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Document number: 1413
Date: 31 Mar 1826
Postscript: 2 & 4 Apr
Recipient: SMITH James Edward
Author: TALBOT William Henry Fox
Collection: Linnean Society Archives London
Collection number: General Corr 10.21
Last updated: 15th July 2010

[Both this and Doc. No: 01422 were reproduced in Lady Smith's Memoir and Correspondence of the late Sir James Edward Smith, M. D. (London: Longman, Rees, Orme, Brown, Green, and Longman, 1832), v. 2, pp. 293–296. The transcription below is from the original manuscript letter.]

Island of Corfu - 31st March 1826

Dear Sir,

I imagine it will be agreeable to you to have some account of the Botany of this island, which you may compare with that of Sibthorp <1> & others who have visited it probably at different seasons of the year. The aspect of it is very mountainous & clothed with olive woods; near the city, a fertile plain; I have not yet extended my rambles to any distance from the city; The orange trees are magnificent, and are now loaded with fruit; the olives are covered with their black berries. Gigantic Arundo Donax, and Cactus Opuntia of considerable size diversify the prospect. The extensive cultivation of the Artichoke is curious, it serves for hedges, & very pretty ones; there are hedges too of scarlet Cape Geraniums, more I think for ornament than protection In fact it is an open country, a garden. Here is a sort of calendar of Flora, which you may compare with Norfolk on the same day, if you have made similar notes: –

Corfu, on 31st March. - Elder-tree in flower; Brambles, do

Pomegranate, in young leaf, having the appearance of a red bush; Figtree in young leaf; Scrophularia peregrina in flower; along with the following plants in flower: –

Chrysanthemum segetum; Common Scarlet Poppy; Lathyrus alatus; Fumaria capreolata; Geranium, unknown to me, – like molle, but five or six times larger,– not pyrenaicum; Thlaspi Bursa pastoris, of a size little inferior to Cardamine amara; Asphodelus ramosus and Phlomis fruticosa, very showy plants; Anemone hortensis; Hyacinthus raccmosus; Ornithogalum exscapum (of Tenore), nanum (Sibth.?) which seems a mere variety of umbellatum; Helleborus viridis – this is not in Prodr. Fl. Græc.; <2> Lycopsis variegata, a charming plant, forming here extensive fields of blue; – Sibthorp says it is rare in Peloponnesus and the Archipelago, so that I suppose this island is its head-quarters; Ajuga reptans, extremely large; Symphytum tuberosum; Linum usitatissimum; Euphorbia dendroides; Chrysanthemum coronarium; Erodium malacoides and moschatum; Lotus ornithopodioides; Echium calycinum (not in Prodromus; Tordylium officinale, – this is the commonest umbelliferous plant on the island. At Ancona, in Italy, I saw the other day a scarlet corn-field; – arrived at the spot, I found it owing to a profusion of Tulipa Oculus Solis. – The weeds of the South of Europe are very handsome.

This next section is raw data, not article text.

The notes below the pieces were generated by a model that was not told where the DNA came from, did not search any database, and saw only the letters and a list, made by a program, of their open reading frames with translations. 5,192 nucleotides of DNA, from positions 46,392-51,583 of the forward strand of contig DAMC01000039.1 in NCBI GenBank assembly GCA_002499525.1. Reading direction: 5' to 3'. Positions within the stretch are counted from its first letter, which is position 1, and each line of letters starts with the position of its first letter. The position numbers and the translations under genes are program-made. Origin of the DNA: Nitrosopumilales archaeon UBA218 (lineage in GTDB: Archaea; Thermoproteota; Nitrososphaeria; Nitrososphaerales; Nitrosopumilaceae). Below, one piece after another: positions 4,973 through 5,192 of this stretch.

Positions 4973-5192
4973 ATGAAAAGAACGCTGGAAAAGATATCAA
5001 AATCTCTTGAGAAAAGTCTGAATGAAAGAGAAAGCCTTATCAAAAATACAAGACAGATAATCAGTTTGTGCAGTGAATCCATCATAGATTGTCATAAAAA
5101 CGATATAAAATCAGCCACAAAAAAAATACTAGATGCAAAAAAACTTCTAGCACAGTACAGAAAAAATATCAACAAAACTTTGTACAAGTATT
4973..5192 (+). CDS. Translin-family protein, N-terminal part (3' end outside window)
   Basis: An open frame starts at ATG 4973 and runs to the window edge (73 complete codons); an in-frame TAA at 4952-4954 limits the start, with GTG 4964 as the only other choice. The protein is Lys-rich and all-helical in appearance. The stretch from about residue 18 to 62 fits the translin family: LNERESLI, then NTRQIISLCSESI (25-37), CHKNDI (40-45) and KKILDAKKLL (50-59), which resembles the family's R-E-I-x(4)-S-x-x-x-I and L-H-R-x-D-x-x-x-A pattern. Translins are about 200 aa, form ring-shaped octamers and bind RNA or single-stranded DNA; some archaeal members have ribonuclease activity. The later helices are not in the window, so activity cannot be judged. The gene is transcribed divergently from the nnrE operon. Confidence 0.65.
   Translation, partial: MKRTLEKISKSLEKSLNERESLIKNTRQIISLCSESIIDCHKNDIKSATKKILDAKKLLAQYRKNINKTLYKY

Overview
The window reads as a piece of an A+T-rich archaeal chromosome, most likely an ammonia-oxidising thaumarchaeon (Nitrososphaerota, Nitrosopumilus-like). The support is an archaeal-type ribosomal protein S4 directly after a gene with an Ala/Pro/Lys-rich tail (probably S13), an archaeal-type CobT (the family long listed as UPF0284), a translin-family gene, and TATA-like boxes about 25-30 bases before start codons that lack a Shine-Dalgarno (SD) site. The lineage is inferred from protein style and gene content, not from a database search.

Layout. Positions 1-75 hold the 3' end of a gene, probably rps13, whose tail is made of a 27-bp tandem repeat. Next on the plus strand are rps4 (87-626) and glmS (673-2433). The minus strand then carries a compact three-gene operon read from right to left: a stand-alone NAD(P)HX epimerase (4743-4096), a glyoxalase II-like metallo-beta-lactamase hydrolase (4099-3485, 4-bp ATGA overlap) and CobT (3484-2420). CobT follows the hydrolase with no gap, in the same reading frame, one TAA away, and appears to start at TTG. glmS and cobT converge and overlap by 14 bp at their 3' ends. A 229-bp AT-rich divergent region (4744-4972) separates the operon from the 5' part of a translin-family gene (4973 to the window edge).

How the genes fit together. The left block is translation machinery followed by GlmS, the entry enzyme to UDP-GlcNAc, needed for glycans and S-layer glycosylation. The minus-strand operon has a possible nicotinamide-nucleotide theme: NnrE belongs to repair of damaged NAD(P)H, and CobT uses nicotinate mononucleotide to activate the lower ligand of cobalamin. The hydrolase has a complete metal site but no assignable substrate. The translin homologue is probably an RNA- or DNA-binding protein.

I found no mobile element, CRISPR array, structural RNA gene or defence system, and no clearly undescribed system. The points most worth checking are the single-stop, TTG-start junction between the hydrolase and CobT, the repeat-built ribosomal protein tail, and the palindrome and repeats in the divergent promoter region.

April 2d.

I can add to the list two Ophryses which are not in the Prodromus, – lutea, and aranifera, besides tenthredinifea. I observed today, in flower, Anagallis arvensis and cœrulea; Hippocrepis unisiliquosa; Saponaria ocymoides (not in Prodromus); Lunaria rediviva; Astragalus monspessulanus; Galium cruciatum; Spartium villosum; Cistus salvifolius; Anthyllis vulneraria (flore rubro), and Vicia lutea? Veronica Buzbaumii; Bellis annua; Scorpiurus subvillosa; Phalaris utriculata, very abundant (not in Prodr.) ; Trifol. resupinatum: Sherardia arvensis; Geranium dissectum; Lithosp. purpureo-cœruleum; and a noble Echium. I am convinced the beautiful Geranium of this island is distinct from pyrenaicum: the flowers are a fine rose colour, of the size of a sixpence, ornamenting all the road sides. Hedysarum coronarium (not in Prodr.). I wonder this showy flower did not fall in Sibthorp’s way.– I have found a Senecio that may be new: it is like vulgaris, wanting the ray florets, but much larger, and pale sulphur yellow, with long slender florets that are protruded and make a sort of bush.

April 4th

There are now in flower some plants not in the Prodromus, viz. Lotus maritimus; Vicia grandiflora (sordida, Willd.). Cerastium maniticum (a curious species, hitehrto little understood, to which I would give the following specific character: "Cerastium erectum glaberrimum pedunculis longissimis erectis, clayce membranacco, petalis fere integris.” A curious little Euphorbia, (nova species?) resembling E. Peplus a little, but has a 5-rayed umbel, and echinate capsules: the petals also are entire, not lunate or horned. A species of Muscari with blue flowers of a large size.– Besides these, which seem a Melope additions to the Flora Græca, I see a beautiful Malvaceous plant, – a Malope, with rosy flowers 3 inches in diameter; blue Lupins; Bartsia latifolio: Serapias Lingua: Delphinium Stapisagria (not in flower); Coronilla cretica; Medicago circinata; Ornithopus compresus; Trifol. subterraneum; Picridium vulgare; Thelygonum Cynocrambe.

I remain, Dear Sir, with the greatest regard,
H. F. Talbot

Sir J. E. Smith
President of the Linnean Society



1. John Sibthorp (1758–1796), botanist.

2. Sibthorp, Floræ Græcæ Prodromus ( London: 1806–1813).

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